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Published: 1/12/05
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How Companies Turn Customers' Big Ideas into Innovations

3. The engineers stay close to the market. It might seem reasonable that a company with strong R&D roots could afford to overlook the smaller ebbs and flows of customer needs and related market opportunities, and just concentrate on creating exciting new products, but this strategy isn’t efficient. In fact, Booz Allen consultants say that it’s an extremely risky — and expensive — way to operate.

“These companies end up introducing a lot of technology-driven projects and seeing what sticks,” Kandybin says. It’s not that a market-blind strategy never works, according to Kandybin; it is just that being tuned in to the market has much more potential. “If a company’s engineers don’t understand the market from the standpoint of consumer needs, they are usually much less successful at creating markets, even if they have good technology,” he explains.

“European companies plan to significantly increase R&D activity in Eastern Europe and Asia by 2007, according to a Booz Allen survey.”
Kandybin contrasts the successes of Bose, the Framingham, Massachusetts, sound system company, with that of Apple Computer of Cupertino, California. Both companies are technology-driven. Apple, with its exceptional focus on customer insight, has been able to invent great products with great technology, which Bose does too. Apple, however, also creates vast new markets. Witness the way it has transformed the music industry with its hugely popular iPod. Interestingly, Bose has a new sound system specifically made for use with the iPod, and it has dramatically raised its marketing and brand identity push in the last few years.

How do companies maintain both a consumer and a technical focus? The use of cross-functional teams in product development is one way smart firms try to close the gap between technical know-how and customer understanding. At Hewlett-Packard, for instance, the company requires “everybody on the team to go together to a prospective customer and hear the customer themselves,” says Wharton’s George Day.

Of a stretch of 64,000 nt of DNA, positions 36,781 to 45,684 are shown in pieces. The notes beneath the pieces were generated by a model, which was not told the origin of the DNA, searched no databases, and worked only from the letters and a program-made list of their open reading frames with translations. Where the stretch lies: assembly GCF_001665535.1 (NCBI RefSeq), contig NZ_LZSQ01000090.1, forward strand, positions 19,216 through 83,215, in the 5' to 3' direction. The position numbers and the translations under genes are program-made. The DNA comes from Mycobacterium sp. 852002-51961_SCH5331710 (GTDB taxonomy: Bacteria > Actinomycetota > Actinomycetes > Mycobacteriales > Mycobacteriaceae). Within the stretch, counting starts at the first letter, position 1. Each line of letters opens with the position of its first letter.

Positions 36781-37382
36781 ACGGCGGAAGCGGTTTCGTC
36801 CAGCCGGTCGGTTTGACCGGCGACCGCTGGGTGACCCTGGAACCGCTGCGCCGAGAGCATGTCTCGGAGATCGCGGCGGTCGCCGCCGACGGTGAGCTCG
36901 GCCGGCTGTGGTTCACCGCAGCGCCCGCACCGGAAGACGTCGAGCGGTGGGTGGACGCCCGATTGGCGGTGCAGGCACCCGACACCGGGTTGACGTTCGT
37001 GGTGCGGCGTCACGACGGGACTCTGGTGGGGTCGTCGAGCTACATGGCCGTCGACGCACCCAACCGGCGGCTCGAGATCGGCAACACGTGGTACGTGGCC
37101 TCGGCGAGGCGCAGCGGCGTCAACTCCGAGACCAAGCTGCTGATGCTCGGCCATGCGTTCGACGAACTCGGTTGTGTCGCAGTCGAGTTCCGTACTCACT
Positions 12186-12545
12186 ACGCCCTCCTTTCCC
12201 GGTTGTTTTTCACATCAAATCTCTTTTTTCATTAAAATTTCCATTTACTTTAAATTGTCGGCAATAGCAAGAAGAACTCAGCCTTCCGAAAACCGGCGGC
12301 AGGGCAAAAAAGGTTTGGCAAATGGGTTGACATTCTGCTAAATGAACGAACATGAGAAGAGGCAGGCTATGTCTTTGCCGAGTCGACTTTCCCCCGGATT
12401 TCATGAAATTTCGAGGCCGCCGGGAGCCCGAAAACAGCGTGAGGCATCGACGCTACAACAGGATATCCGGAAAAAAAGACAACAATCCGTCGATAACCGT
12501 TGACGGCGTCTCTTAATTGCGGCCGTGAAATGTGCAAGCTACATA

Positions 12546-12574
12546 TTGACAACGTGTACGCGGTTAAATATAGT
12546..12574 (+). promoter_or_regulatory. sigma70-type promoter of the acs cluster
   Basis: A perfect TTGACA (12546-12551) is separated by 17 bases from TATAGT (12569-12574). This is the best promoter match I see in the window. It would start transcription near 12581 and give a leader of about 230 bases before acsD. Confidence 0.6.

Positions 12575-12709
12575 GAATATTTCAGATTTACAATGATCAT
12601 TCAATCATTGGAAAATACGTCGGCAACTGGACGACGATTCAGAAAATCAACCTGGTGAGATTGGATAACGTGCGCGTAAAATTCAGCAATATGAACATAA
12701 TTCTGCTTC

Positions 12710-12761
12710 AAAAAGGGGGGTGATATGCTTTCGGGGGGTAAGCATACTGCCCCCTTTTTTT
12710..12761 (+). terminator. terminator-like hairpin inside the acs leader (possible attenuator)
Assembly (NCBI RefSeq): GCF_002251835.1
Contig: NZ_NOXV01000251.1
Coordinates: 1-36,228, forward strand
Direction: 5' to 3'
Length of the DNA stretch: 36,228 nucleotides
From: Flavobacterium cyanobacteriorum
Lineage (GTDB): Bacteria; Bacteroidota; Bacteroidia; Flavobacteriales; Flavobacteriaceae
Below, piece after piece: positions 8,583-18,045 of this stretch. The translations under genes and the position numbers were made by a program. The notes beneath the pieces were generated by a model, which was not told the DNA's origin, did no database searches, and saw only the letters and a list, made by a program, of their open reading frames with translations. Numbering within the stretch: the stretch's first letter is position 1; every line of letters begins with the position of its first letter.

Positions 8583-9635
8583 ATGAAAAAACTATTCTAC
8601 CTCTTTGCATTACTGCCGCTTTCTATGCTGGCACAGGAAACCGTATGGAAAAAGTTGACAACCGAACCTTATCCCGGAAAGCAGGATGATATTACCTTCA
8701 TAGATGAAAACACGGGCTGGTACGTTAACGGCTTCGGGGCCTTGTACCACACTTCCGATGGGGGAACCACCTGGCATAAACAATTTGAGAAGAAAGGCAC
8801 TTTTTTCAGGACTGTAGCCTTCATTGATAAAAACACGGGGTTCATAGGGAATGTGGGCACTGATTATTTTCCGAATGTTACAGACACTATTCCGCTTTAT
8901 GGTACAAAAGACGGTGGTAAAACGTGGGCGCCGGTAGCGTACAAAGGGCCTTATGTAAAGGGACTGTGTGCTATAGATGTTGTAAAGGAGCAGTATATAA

4. Companies perform R&D around the world. What do you do if your customer is on the other side of the world from the markets you are used to serving? Historically, U.S. companies would often introduce a product domestically first and then introduce the same product with minor modifications into other markets, according to Jerry Wind. Today, they no longer have that luxury. Many companies must introduce a new product simultaneously in many markets, he says, creating huge difficulties for product and service-system designers.

One emerging strategy to address this issue in a global context is to build more research and development operations nearer to companies’ newest markets. Booz Allen’s European innovation survey, for instance, estimates that European companies will increase their research and development expenditures in Eastern Europe and Asia from 16 percent to 31 percent by 2007, largely to get closer to those new customers.

Although labor cost savings are often seen by the media as the driving force behind such cross-border moves, Thomas Goldbrunner, a Booz Allen Hamilton principal based in Munich, Germany, says Booz Allen’s survey of innovation practices found that access to customers’ knowledge was actually a much more important motivator for expansion. Executives surveyed rated “access to customer know-how in new markets” as much more important (3.02 out of a possible 4) than factor cost advantages (2.46 out of 4) or greater proximity to a place of production (2.25 out of 4).

5. Innovative companies seek understanding of customer behavior and motivations. There’s more to incorporating customer insights than simply listening to customers more closely. Often, the best innovators not only understand customer behavior but the reasons behind that behavior. “It’s not just what they do, but why they do it,” Kandybin explains.

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